The constant cries of “socialism” for every government program from the American right has really diluted the meaning.
Socialism refers to a system where sectors of the economy and basic aspects of human society are moved outside of a market system and into communal ownership. This process of the people taking ownership of basic human needs like housing, health care, education, and food is precisely what we call socializing a public good. This is, in my opinion, a non-negotiable minimal condition of socialist belief. Socialism, at bottom, must entail an alternative to capitalism, not a series of systems to ameliorate capitalism’s deprivations. It must do away with the profit motive and markets, or else it is bound to fail.
Why? Because one of the basic contentions of socialist thought has long been that the welfare state and worker’s movements are indefensible within capitalism. The demand for endless growth and ever-increasing profits, coupled with the power that corporations and the rich have within capitalism, makes even the most robust safety net and the most empowered labor movement vulnerable. Indeed, this is the history of the past 40 years of American and British politics – the gradual erosion of redistributive programs and a sustained assault on labor unions.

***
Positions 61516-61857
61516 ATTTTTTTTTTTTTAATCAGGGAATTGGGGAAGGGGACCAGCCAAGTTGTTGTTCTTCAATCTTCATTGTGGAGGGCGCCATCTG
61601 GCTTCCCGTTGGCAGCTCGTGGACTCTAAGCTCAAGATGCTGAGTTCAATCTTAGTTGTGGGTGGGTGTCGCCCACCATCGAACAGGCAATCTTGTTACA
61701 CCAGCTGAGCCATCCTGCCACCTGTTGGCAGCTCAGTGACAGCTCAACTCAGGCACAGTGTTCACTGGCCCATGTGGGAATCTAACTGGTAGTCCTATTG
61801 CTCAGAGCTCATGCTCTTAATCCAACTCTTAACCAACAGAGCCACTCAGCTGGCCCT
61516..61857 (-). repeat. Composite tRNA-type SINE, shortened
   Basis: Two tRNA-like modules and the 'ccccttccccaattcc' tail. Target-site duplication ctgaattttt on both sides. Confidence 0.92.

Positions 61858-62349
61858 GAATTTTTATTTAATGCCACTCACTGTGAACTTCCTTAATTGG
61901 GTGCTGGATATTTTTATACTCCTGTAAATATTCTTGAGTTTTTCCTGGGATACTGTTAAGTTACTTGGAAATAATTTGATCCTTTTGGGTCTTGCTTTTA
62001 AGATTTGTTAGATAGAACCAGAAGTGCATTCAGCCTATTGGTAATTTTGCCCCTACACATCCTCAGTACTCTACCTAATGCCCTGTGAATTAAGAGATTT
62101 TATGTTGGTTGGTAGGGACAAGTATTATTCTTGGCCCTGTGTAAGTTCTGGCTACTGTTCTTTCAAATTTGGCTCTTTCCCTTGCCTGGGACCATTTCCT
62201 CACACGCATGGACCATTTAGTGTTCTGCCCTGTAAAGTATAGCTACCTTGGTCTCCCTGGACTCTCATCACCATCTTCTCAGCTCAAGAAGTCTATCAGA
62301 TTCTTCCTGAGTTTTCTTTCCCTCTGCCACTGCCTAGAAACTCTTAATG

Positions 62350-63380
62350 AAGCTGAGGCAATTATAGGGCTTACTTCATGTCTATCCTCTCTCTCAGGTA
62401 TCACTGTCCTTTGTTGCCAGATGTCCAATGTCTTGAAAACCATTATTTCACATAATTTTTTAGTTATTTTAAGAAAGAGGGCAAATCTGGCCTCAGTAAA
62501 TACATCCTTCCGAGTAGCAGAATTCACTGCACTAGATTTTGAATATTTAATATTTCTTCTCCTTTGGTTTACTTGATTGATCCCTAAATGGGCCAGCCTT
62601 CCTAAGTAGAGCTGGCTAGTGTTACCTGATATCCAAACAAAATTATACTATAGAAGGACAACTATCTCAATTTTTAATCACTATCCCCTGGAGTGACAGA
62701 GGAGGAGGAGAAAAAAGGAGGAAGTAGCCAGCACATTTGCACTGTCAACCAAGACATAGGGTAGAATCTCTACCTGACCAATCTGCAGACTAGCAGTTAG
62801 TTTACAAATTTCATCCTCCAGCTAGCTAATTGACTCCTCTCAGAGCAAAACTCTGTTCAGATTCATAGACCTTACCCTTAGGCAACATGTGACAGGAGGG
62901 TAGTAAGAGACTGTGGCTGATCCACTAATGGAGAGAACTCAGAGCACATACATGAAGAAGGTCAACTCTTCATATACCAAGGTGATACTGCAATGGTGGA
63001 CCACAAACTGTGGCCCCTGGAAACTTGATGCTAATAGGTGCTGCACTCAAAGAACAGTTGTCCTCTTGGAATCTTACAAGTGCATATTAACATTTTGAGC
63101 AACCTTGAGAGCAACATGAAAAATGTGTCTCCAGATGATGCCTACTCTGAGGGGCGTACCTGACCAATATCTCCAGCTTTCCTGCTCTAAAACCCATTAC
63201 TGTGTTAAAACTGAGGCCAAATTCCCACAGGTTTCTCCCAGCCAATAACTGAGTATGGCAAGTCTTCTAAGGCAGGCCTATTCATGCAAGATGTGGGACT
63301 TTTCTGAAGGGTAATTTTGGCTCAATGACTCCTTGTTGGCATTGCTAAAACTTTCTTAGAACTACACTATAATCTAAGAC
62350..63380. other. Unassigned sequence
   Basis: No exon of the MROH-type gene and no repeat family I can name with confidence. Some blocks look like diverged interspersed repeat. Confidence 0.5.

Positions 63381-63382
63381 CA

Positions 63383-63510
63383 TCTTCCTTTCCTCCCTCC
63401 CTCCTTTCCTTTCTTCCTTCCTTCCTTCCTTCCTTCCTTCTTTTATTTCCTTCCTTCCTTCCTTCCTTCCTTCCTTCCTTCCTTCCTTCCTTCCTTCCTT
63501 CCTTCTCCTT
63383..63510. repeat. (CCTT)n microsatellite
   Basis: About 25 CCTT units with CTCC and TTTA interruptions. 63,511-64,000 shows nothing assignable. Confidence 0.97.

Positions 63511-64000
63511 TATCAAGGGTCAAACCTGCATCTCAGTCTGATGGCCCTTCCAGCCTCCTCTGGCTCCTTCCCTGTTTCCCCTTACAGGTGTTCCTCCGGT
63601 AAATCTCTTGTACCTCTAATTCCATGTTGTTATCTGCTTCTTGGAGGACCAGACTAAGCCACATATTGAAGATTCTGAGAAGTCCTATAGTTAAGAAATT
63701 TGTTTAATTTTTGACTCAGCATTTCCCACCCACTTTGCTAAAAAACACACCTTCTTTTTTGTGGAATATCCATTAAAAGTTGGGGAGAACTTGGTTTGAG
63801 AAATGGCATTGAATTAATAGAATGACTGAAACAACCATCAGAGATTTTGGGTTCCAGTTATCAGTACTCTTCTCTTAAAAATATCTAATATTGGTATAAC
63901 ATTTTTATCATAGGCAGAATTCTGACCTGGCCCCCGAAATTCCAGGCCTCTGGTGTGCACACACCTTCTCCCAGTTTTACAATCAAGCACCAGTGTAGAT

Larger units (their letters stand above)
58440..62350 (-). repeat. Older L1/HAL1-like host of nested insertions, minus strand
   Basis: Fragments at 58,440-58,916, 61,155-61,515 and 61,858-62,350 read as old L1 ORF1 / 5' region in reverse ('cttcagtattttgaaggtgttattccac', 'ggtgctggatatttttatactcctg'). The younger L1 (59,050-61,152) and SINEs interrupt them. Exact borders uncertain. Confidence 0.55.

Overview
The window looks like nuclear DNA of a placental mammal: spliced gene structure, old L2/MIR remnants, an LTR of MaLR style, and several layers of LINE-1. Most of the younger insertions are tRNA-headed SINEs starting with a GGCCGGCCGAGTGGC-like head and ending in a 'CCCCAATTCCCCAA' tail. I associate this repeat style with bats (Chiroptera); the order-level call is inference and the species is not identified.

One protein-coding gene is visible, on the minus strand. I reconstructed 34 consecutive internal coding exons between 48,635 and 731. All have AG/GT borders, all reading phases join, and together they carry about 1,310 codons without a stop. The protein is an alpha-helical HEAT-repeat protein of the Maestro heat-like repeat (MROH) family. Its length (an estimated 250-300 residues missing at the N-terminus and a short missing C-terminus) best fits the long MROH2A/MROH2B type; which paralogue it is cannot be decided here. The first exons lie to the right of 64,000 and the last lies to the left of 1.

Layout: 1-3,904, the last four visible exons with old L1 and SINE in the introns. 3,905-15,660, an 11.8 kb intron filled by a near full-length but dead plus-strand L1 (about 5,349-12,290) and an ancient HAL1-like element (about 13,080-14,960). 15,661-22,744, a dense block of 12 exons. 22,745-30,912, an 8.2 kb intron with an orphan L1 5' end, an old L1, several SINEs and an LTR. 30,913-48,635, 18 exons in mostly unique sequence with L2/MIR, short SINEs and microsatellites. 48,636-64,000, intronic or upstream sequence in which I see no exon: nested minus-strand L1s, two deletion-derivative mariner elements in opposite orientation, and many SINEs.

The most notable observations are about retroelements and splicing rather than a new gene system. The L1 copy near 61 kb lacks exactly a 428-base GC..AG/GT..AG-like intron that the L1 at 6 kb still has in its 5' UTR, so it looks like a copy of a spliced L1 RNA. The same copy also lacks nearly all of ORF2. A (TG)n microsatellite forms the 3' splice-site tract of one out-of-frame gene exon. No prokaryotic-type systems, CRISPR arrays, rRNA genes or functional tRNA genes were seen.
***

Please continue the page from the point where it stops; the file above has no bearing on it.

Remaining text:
Centrist, liberal politicians believe fundamentally in the free market. Never lose sight of the fact that the Affordable Care Act, passed by the Democratic Party during the Obama Administration is decidedly not socialist in nature. The law requires Americans to purchase insurance from the capitalist free market…with some assistance to those who would otherwise be unable to pay. The ACA is not socialized medicine. Under socialized medicine, you would be entitled to healthcare funded and owned by citizens as a whole without any regard for payment.
The ACA and the Wall Street bail-out are the kinds of policies that liberals will pass, policies that are more concerned with the welfare of businesses than the welfare of the people. If you want true socialist policies, organize with other workers and join a union:
The level of social spending that Nordic countries have traditionally enjoyed has been politically protected by the labor movement. That defense has required extremely high union density.
What Socialism Means by Fredrik deBoer